PRINCIPIA SCACCHORUM, Part 10: The Chess Square One Mutiny Manifesto
To dare the Chess Square One established order, we need to get to understand the snafu. That is, we need to first identify it.
This is a slightly revised version of the original Manifesto launched on Sep 29, 2011.
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It is becoming necessary for the attention of chess educators, instructors, coaches, trainers and teachers, to be drawn to one circumstance which seems to be so slight that they do not even consider it their duty to notice it. That thing is the following: they are responsible for the unchecked spread of a serious condition infecting an entire population. Where? In the mind of the chess beginner, causing a severe, chronic disorder, called poor chess vision.
And chess educators, do they see it? No, they do not. Is this intentional? No, it is professional.
This what the human race (by way of cognitive sciences, complex-emergent system's theory, relational theory, educational psychology, learning theory, pedagogy) knows all too well in the 21-st century, chess educators simply ignore.
How is the infection caught? We are being infected during the very First Hour of chess. Our teachers unwittingly infect us when using the traditional way which is slow-pace, ineffective and "fundamentally false" (Nimzovich's First Lesson, Shakhmatny Listok, How I Became a Grandmaster, 1929; first published in full in English in The Chess Journalist of America, Vol XL No 4, Fall 2011). If then, one day, we teach someone chess, we are spreading the virus in the same fashion.
This virus infects our mind, it takes over parts of the brain, programming us with habits and instructions that point us away from where we should go. The virus directs us from what would otherwise give us a much better chess vision and ultimately a life-time enjoyment in the game.
The infection and resulting disease slow down our early progress in chess. Since this happens unconsciously, all we feel, as we go, is that chess becomes less fun, more of a drag. We all love success with our hard wired impulse to triumph. Without it, we may feel our motivation is slipping away. We may get less excited about chess than we did in the beginning. Finally, we may totally lose our confidence and interest in the game and - give up altogether.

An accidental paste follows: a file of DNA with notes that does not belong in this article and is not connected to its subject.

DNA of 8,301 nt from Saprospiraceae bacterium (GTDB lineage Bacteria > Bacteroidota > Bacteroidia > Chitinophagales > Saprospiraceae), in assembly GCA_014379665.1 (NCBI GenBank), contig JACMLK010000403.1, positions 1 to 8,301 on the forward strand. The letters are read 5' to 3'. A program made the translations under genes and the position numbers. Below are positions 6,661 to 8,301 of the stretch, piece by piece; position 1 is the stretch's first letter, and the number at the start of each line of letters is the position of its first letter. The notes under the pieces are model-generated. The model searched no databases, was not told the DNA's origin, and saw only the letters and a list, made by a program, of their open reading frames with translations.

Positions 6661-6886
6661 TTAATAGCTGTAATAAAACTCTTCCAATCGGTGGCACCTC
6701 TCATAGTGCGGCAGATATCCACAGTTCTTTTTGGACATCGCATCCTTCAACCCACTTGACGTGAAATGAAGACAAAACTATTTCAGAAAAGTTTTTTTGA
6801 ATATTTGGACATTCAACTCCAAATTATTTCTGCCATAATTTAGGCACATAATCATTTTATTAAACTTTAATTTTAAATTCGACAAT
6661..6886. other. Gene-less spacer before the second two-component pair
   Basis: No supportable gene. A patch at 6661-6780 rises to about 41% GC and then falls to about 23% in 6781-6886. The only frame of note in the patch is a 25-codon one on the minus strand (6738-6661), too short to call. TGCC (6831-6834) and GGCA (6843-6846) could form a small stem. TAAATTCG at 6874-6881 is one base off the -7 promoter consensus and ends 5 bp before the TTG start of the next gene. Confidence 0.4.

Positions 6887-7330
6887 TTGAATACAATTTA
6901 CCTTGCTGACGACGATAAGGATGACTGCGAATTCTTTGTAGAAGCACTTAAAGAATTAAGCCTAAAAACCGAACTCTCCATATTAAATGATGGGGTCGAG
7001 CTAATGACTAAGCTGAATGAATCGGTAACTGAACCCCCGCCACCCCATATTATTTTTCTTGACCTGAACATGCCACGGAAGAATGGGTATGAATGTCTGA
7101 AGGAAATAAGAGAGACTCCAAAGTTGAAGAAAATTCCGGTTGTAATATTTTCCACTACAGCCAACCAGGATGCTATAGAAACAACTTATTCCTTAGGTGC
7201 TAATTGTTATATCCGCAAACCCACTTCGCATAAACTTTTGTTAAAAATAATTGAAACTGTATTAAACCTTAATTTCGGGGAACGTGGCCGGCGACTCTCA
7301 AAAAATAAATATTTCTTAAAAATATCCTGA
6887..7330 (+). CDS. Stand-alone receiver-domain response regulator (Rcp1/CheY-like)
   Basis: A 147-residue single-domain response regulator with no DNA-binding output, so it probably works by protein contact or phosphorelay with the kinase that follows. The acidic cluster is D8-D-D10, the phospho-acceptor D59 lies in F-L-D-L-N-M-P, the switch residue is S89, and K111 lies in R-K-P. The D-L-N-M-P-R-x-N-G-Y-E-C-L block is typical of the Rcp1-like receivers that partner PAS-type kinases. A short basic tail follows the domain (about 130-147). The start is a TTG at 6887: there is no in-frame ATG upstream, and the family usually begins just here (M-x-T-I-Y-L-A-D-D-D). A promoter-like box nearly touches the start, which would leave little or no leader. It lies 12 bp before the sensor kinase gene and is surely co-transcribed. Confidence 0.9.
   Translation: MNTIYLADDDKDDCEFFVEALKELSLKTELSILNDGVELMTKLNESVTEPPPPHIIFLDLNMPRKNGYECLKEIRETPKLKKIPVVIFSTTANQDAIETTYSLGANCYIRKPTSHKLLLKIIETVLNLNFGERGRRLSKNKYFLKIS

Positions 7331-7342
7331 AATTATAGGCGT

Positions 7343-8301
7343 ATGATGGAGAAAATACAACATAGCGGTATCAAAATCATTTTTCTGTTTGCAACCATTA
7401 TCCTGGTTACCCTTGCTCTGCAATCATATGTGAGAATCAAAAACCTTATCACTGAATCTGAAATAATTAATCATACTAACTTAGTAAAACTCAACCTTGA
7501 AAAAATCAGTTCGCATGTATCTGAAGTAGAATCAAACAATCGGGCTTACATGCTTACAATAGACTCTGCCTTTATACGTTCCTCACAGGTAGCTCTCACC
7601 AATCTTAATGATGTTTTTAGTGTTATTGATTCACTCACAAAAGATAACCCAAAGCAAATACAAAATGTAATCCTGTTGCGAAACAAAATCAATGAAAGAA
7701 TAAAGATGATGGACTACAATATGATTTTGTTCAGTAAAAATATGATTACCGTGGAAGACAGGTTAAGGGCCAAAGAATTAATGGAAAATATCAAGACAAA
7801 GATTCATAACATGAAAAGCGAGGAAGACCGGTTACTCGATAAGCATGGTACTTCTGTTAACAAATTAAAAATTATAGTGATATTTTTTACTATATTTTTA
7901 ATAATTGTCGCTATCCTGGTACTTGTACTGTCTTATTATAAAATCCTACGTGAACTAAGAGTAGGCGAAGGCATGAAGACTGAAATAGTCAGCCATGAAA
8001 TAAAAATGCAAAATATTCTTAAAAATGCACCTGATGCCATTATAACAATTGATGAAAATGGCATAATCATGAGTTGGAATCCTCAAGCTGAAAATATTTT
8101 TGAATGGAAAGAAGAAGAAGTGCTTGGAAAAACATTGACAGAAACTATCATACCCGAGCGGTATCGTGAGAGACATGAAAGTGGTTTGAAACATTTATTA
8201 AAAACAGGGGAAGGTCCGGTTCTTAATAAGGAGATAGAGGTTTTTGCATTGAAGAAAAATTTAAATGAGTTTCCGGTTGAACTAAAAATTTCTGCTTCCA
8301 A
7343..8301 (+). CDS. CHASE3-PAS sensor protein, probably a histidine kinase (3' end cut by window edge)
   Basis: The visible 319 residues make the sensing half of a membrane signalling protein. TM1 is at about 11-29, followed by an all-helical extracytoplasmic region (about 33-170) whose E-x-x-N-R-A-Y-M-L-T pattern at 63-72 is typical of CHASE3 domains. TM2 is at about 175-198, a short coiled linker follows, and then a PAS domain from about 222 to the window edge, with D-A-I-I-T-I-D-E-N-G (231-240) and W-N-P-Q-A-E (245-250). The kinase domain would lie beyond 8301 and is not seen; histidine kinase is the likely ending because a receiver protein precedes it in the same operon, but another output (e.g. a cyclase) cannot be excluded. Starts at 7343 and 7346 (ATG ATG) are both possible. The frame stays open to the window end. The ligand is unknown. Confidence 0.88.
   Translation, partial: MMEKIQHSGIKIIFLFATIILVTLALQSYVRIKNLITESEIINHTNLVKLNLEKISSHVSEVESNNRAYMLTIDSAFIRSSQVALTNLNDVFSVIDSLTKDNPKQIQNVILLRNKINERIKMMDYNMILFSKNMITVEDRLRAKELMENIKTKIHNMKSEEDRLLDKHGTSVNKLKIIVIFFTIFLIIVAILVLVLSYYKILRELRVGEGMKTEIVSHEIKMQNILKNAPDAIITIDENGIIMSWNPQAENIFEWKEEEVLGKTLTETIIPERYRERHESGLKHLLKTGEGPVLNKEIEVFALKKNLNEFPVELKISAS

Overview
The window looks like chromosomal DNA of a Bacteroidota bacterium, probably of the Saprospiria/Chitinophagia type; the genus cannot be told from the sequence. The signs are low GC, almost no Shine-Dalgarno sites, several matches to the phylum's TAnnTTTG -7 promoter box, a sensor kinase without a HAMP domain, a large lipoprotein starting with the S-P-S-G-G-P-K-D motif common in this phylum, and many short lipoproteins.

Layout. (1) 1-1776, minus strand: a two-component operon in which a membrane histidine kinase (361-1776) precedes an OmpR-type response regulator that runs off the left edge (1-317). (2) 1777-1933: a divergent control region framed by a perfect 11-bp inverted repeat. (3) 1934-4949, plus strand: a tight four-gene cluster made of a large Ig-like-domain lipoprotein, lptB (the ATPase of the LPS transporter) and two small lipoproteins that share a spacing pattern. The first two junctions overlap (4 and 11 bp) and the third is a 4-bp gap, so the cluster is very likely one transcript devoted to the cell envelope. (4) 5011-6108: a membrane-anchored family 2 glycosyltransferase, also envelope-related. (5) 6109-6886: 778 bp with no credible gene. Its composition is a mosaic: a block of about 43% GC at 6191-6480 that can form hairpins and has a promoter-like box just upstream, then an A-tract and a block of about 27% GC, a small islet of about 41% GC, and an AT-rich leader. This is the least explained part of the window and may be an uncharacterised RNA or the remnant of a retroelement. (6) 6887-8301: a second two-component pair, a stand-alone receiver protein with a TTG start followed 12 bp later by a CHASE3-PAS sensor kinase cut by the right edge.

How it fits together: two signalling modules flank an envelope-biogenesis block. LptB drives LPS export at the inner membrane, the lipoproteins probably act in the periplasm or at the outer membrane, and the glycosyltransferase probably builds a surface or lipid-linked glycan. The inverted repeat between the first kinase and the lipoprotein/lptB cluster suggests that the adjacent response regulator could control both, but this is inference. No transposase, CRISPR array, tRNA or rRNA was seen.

The moment has come for us to raise our voices. There are moments when even the human conscience can take the stand and order chess educators to listen.
We can certainly begin to disinfect ourselves. What we need is a paradigm shift. This happens when one of the basic, underlying assumptions we’ve been living with, changes. Every paradigm shift takes time and lots of effort to penetrate the teaching community to start adopting it and, even longer, to become generally accepted.
The time has come for this old way of teaching to be replaced by a new one. No matter how dark the night may be, the horizon at the end must bathe in daylight.
Better chess starts with better chess vision.
Better chess vision starts with the concept of Force and piece Relations as pieces use and exchange Force while fighting chess battles.
It is there that the entire future lies.
And the future will, what is being done, come to pass.
This is the aim, this is the harbor. Until yesterday, it was only the truth, today it is a reality.
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art by Picasso, Blind minotaur led by a girl through the night (1934)
from the Volard suite, The Metroplitan Musem of Art, New York
Note: The manifest is structured after Victor Hugo’s manifest Pour la Serbie, 1876
"Il devient nécessaire d’appeler l’attention des gouvernements européens sur un fait tellement petit, à ce qu’il paraît, que les gouvernements semblent ne point l’apercevoir. Ce fait, le voici : on assassine un peuple. Où ? En Europe. Ce fait a-t-il des témoins ? Un témoin, le monde entier. Les gouvernements le voient-ils ? Non…"
Tags: chess education, chess teaching, chess learning, board vision, chess basics, chess fundamentals, chess force, piece relations